Saturday, December 1, 2007

Industry: Is There Excess Capacity in the Pharmaceutical Industry?

Is there excess capacity in the pharmaceutical industry? The last several decades in the United States has seen other industries, steel, banking, automobiles, personal computers, and airlines, to name but a few that have seen consolidation and shake out. Is it the pharmaceutical industry’s turn?
What were the signs in those industries? Stagnating revenues and growth, bloated organizational and cost structures, overbuilt manufacturing capacity, and lack of new product development and innovation were signs in some if not all of those industries. All of this evidenced by stock prices that languished in a narrow trading range for an extended period punctuated by rapid drops when earnings failed to meet the markets’ expectations or there were losses.
Which brings us back to pharmaceuticals. The last several years have seen all of these in the pharmaceutical sector with a few additional problems that are unique to it such as FDA regulations and third party health insurer payment policies. While the industry has been spared the high profile bankruptcies of recent years, declining revenues, increasing compliance costs such as Sarbanes-Oxley, bidding wars for boutique biotech and non-core businesses such as medical device firms (anyone still remember Guidant?), and product liability costs ($4.5 billion at Merck in November 2007) could change this shortly.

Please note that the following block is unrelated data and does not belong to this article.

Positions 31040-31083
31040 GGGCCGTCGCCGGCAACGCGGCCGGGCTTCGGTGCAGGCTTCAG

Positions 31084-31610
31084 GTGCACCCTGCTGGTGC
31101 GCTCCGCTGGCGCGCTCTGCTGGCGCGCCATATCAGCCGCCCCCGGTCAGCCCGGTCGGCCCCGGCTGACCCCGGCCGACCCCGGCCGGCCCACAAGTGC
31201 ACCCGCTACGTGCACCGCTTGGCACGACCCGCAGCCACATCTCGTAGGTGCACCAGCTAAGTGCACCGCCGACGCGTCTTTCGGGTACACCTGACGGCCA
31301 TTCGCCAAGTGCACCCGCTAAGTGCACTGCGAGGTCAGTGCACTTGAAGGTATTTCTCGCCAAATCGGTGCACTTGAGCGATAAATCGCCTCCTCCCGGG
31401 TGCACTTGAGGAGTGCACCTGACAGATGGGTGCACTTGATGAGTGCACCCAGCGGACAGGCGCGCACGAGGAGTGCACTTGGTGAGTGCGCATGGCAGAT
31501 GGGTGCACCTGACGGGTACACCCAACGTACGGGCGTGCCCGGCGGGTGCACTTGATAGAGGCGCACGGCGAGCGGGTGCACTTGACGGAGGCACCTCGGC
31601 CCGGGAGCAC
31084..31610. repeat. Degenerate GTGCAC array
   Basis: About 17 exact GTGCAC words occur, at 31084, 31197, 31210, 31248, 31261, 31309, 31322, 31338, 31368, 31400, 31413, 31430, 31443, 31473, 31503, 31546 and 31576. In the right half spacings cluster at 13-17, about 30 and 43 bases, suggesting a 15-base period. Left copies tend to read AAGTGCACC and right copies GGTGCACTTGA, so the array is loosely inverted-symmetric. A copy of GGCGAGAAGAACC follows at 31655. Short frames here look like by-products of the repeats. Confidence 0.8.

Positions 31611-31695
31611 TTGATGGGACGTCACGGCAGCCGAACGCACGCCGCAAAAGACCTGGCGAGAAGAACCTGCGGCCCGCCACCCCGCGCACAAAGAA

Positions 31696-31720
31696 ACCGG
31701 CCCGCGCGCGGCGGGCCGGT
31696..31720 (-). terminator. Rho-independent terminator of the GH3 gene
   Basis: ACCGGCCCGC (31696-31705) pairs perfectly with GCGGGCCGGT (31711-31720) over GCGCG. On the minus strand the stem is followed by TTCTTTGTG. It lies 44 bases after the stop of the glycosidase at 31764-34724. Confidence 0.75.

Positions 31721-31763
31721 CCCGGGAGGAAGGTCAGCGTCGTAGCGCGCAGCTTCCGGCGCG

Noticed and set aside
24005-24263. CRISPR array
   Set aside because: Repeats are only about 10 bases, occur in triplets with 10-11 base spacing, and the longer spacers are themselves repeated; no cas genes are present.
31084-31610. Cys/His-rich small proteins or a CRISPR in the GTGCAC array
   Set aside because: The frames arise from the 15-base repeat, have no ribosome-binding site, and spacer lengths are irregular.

So, let’s ask the original question again, is there excess capacity in the pharmaceutical industry? Recent announcements of cost cutting efforts and layoffs seem to evidence this. The media’s recent spate of articles about the faltering new product pipeline raises the question of what’s happening at all those expensive research and development centers. The already mentioned bidding wars for start up biotech firms seems to hint that senior pharmaceutical management want to hedge their internal investment efforts. Pharma’s move of expensive research centers to offshore locations in China and India could make one think that these are more commodities than business differentiators. Federal government and third party health insurers increasing reluctance to pay for new drugs and procedures could mean a limited pool of dollars being available for new drugs. Overseas, the United Kingdom is beginning to pay for drugs based on their efficacy. At what point will the industry begin to understand what that pool is and scale back their facilities? At what point will we begin to see an increased level of mergers and acquisitions among the global pharma companies? Will the falling US dollar bring a rash of foreign takeovers of US firms? Maybe an industry that liked to boast that it was different from other industries (where have we heard that before?) isn’t really all that different.

Contributed by Guy de Lastin

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